Coopering is an ancient trade, well known to the Romans and mentioned in the Bible. Before cardboard and plastic, barrels, firkins, and hogsheads were the universal containers. Beer, whale oil, dry goods, fruits or nails, they were all shipped in barrels easily rolled along wharves or into wagons. The village cooper used the same methods and tools to make sap buckets, milk pails, churns, water tubs, and more. Every village needed a cooper. Although the trade is much diminished today, coopers are still at work fashioning tubs and barrels for aging wine, whiskey, vinegar, and hot tubbers.
To make a barrel takes a keen sense of measuring by eye and knowing your materials—how they will respond to the shaping and steaming needed to bend them into the characteristic bulging shape. Each barrel is made to hold a specific measure, liquid or dry, which requires a certain number of staves of a length, taper, and bevel to fit together tightly. Making and fitting the hoops is a challenge, too. Hardest to make are watertight barrels, strongly bulging and made of stout staves to withstand the pressure of fermenting liquids and the rigors of shipping. Less demanding are coopered barrels for dry goods, or the so-called “white coopering” of pails and churns. While some of the necessary tools are familiar to the carpenter or furniture maker—a jointer plane or drawknife, for example—most fit the needs of no other trade.
“Wet” coopers usually work with green wood, preferably straight-grained and split-out white oak. It bends well, is tough, and resists rot. The cooper shapes the staves with a drawknife and ax and puts them aside to dry to reduce any shrinkage that could open up the joints later. By eye, he cuts the tapers and bevels on each stave, pushing them over a long jointer plane used upside down and with the toe end raised on a small stand (see the photo above). Although the plane looks and works like a carpenter’s jointer, its great length (up to 6 ft. and more) and heft make it easier to bring the work to the tool. The taper of each stave defines the eventual shape of the barrel; the greater the taper toward the center, the more pronounced the bulge and the stronger the finished barrel.
The next step is to draw the staves together at one end with temporary hoops and place the barrel atop a blazing kindling fire built in a metal basket called a cresset. The heat and moisture in the wood (plus an extra swabbing of the inside of the barrel) soften and steam the staves. The cooper drives on more temporary wooden hoops to bring the staves together in the shape of the completed barrel. With a drawknife or adz he then bevels a “chime” or chamfer around the inside edges at both ends. The chime helps the barrel take the abuse of shipping without worry of breaking away the short grain where the head joins into a groove cut just below the chime. The cooper then levels the top and bottom of the barrel with a plane resembling a curved jack called a topping plane.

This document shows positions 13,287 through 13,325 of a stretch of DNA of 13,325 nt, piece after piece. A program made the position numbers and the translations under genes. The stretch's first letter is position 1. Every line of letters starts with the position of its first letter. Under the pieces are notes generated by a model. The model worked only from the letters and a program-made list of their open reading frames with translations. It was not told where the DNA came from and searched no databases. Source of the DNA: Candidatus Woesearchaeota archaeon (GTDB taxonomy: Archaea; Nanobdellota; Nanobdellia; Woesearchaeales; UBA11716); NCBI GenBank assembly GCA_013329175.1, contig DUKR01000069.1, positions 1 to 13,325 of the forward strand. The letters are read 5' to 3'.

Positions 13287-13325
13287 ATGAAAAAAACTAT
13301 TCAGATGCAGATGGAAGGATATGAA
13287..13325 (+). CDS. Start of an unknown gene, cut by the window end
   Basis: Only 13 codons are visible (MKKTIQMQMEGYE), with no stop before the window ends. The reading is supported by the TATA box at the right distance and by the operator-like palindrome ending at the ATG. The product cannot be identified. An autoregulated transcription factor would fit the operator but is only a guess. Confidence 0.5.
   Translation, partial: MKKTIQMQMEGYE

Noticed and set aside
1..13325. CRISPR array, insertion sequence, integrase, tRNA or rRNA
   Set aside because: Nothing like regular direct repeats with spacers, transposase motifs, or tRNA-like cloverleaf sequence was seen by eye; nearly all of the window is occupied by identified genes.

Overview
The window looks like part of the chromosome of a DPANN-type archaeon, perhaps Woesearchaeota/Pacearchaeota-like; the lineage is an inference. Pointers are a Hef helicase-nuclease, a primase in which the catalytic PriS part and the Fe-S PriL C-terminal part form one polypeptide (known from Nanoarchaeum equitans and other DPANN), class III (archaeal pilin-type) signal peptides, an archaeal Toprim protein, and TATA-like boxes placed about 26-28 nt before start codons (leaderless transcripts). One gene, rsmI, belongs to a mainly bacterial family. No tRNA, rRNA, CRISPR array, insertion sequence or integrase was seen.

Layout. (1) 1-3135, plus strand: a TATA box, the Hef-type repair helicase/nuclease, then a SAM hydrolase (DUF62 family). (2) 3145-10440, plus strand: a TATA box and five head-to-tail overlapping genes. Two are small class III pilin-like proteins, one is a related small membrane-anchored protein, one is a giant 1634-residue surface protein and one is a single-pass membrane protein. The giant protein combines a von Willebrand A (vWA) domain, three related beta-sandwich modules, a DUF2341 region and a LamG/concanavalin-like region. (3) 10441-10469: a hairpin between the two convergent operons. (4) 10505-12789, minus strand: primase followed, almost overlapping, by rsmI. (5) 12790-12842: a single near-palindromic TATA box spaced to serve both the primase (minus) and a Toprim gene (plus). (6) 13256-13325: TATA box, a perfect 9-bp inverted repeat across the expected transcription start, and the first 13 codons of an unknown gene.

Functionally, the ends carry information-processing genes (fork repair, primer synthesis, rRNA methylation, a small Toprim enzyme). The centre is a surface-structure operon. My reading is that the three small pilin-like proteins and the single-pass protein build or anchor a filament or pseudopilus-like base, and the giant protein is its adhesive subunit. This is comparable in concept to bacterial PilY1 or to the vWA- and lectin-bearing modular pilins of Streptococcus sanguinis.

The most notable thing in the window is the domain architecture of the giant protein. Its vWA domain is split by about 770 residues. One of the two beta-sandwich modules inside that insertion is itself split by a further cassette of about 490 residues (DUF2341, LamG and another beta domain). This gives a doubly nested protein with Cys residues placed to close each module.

Next follow two tools that are unique to coopers, a howel and a croze. The howel is really no different from a compass-soled plane attached to a large curved fence that rides along the top of the staves (see the photo above). The howel cuts a smooth shallow hollow, to give a level place to cut into with the next tool—the croze that cuts a narrow groove for the barrel head. The croze has a similar wide fence that rides on the ends of the staves, but with either a saw-tooth type cutter or two nickers and a single tooth like a router plane. The head that fits into this groove is made up of two or three boards doweled together and smoothed with a large shave called a swift. The cooper cuts the edges to a fine bevel to fit snugly into the groove cut by the croze.
Before setting the barrel head, the cooper smooths the inside surface of some barrels with a stoup plane and an inside shave (or inshave). A stoup plane has a convex sole in both directions to work within the doubly curved staves. The cooper smooths the outside with a downright, another large-handled shave, and a similar scraping tool called a buzz. The final step is to fit the head and drive on wooden or steel hoops.
Making the barrel has taken a number of planes similar but different from those of other trades, each perfectly adapted to a cooper’s work shaping curved surfaces. And if he has done his work well, the barrel will hold the exact amount of liquid and not leak.
Excerpted from The Handplane Book (The Taunton Press, 1999) by Garrett Hack.
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